He interrupted with impatience.

“Are you a land activist?”

“Yes!”

I answered.

“Why do you think the government should invest time and resources in land reform when the agricultural sector contributes less than five percent of the GDP?”

He asked.

“Because land reforms is bigger than just economic indices, its about…”

“I know”,

He said, interrupting my thoughts. I can feel irritation building up within my chest. Not only did he dictate the seating arrangements but now he is dictating how this conversation is going. I sit with indignant stubbornness.

“But you also know that the countryside is being depopulated. People are leaving the land to look for a better life in the cities is that not right?”

He asked.

“Yes, but … I actually agree with Bernstein’s new thesis which he calls the new agrarian question of labour, everywhere in the world to day, because of neo-liberalism, industry can no longer absorb all the labour, where I think Bernstein is wrong is his denial of the national question…”

He lightened up, raised his hand as if to say I got you, you are nothing but a charlatan. He moved forward forcing my back to press hard against the seat in anticipation of a strike. I tensed.

“Why is Bernstein your reference point? Why is Europe your intellectual inspiration?” He was having a monologue and he was angry.

“Why is Lungisile Ntsebeza or Fred Hendricks not your reference points?”

Silence.

I know he is wrong, but one must wait and hope for an opening. His justified anger against the valorization of white scholarship in the African continent and in South Africa in particular is a dead serious matter.

“No! don’t get me wrong, Bernstein is a very clever chap I got him a job once, to work in my faculty in Tanzania.”

He said now gently resting his back against the sofa, a crescendo. Satisfied? Almost.

NOW we were working from a deficit, all we had managed to do was to awaken god from his rest on the seventh day, he was pissed off. I was hopping that the onslaught would ends at this point. Now he turned his gaze towards my companion, who was waiting with equal terror. No he changed his mind turned to me again. Oh god! I said to myself.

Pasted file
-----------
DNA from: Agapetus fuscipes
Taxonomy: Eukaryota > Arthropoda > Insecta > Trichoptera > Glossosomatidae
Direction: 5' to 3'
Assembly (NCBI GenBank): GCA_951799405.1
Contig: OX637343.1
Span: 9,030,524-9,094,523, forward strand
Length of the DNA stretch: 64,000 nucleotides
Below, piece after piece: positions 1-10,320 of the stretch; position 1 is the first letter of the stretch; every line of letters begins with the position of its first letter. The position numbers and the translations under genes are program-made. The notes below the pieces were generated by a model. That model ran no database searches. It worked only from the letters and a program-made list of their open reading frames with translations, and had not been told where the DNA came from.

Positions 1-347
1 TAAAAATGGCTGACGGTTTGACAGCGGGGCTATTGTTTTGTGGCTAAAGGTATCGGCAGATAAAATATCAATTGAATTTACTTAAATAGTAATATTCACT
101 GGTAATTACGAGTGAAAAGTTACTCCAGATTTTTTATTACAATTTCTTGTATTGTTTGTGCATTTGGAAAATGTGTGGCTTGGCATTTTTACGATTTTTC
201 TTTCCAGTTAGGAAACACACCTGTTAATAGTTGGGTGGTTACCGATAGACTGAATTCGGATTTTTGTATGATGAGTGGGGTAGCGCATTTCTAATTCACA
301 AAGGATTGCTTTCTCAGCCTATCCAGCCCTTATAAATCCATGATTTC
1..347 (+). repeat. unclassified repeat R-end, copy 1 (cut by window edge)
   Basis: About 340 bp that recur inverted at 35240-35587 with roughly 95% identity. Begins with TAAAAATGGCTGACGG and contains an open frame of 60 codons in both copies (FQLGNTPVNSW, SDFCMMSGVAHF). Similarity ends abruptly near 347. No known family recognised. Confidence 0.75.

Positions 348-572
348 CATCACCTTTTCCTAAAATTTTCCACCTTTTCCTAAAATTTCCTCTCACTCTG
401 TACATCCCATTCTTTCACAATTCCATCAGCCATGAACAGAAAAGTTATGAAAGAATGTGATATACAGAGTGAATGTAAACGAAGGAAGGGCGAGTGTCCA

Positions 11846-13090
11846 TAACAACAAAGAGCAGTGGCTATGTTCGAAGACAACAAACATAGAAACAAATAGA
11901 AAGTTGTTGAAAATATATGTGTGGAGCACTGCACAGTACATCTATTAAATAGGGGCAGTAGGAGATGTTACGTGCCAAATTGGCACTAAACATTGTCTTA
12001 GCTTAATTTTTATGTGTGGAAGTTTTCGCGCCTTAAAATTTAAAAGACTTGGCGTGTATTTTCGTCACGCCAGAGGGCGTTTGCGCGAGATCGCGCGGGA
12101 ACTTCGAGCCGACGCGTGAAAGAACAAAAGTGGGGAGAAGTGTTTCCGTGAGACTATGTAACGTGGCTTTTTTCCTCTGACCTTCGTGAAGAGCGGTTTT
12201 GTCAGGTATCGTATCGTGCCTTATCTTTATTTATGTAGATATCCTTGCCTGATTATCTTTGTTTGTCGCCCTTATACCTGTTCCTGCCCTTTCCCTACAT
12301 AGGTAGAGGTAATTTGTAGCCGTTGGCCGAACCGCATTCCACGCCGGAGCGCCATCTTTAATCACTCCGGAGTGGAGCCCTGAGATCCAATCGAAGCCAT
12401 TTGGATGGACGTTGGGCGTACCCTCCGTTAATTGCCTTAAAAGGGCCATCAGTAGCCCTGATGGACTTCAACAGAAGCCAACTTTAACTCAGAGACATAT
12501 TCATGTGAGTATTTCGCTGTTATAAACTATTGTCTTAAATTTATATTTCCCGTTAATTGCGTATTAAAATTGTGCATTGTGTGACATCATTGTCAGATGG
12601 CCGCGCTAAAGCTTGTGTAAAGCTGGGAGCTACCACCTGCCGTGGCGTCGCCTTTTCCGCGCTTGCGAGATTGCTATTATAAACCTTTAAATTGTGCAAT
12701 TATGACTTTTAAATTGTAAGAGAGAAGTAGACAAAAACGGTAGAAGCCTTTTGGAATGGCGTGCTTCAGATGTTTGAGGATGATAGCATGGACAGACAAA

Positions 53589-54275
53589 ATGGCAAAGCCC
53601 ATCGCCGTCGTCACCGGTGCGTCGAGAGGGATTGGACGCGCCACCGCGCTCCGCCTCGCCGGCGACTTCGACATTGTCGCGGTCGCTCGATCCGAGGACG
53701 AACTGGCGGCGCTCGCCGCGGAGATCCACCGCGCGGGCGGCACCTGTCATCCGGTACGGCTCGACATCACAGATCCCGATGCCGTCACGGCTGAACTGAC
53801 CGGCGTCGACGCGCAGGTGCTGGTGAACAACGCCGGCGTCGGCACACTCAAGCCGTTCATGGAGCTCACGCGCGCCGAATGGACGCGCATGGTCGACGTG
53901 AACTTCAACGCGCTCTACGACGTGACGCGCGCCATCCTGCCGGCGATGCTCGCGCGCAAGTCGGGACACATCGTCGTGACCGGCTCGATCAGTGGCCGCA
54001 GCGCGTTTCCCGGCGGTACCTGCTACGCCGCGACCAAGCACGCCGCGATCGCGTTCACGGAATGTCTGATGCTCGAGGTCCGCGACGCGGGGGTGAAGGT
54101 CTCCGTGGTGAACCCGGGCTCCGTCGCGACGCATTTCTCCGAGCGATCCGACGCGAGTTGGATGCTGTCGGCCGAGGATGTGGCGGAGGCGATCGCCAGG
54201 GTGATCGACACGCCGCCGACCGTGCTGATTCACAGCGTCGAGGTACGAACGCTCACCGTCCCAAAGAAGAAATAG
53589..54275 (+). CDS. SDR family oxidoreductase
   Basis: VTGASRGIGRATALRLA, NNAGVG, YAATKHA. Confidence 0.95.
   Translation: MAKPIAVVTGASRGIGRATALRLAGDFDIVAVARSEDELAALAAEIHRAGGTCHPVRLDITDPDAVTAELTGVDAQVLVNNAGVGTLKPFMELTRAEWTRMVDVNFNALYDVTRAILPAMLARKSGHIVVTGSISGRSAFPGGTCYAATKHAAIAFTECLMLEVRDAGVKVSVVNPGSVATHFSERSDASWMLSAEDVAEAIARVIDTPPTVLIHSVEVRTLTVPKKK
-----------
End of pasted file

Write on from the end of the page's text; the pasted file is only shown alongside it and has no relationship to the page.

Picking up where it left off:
“Have you cleared your colleague?”

I’m smiling sheepishly.

“ Are your sure she does not work for the CIA?”.

I laughed, for the first time in what seemed like many hours of interrogation. I could have cried.

“This is seriously”;

To emphasis just how serious the matter is, he looks direct to my eyes for the first time.

“Our continent has been plagued by foreign agents for too long.” He continued, dead serious.

“She is alright”

I lied. How could I know? I wish I could dismiss him as a old paranoid fool. But Africa is under foreign control and getting worse. I make a mental note.

There is a silence. He checked the TV to see what’s the score card on the tennis match he had been following between the attacks.

I take the opening;

“The importance of the agrarian question for the region can not be under estimated, and I think Professor Sam Moyo shows this clearly in his recent work”.

I said, with a desperate last attempt to connect. For the first time he really seemed to relax and take note.

I threw in the name of a South African intellectual who had done some work on him, he got furious. Stands up and then sits down;

“He is a petty bourgeoisie intellectual opportunist”, the deity declared, and the matter was left at that.

When it was all done, we climbed down from the mountain, he waived us goodbye and shut his heavenly doors. In the safety of earth and the comfort of our car, the heaven opened with a hard down pour- icamagu livumile! we embraced in the knowledge that we have seen god, and he has invited us back to his heavenly dwellings….

Unfortunately the second visit was never to be. Now God has returned to God.

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The late Prof Mafeje was a rarity from our ancestors, may his spear continue move and swing for an African without suffering.

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2 Comments

  1. elizabeth mokotong

    BRA Archie is something else.I am reading his many works and he leaves me quilty.MY question is how did we not embrace him and give him comfortable space to share with us his depth and love of our country SOUTH AFRICAYES indeed the god our beloved ancestor left us a legacy.LET HIS WORK BE KNOWN.rest so peacefull.SORRY for ….

  2. Azab

    Just for information, the story of Mohamed and the mountain is not true. It is simply a myth. According to the well known Islamic references, Muslims believe that Mohamed was a prophet whose message was to teach people how to live in the right way. He was not a wizard who teach how to move mountains.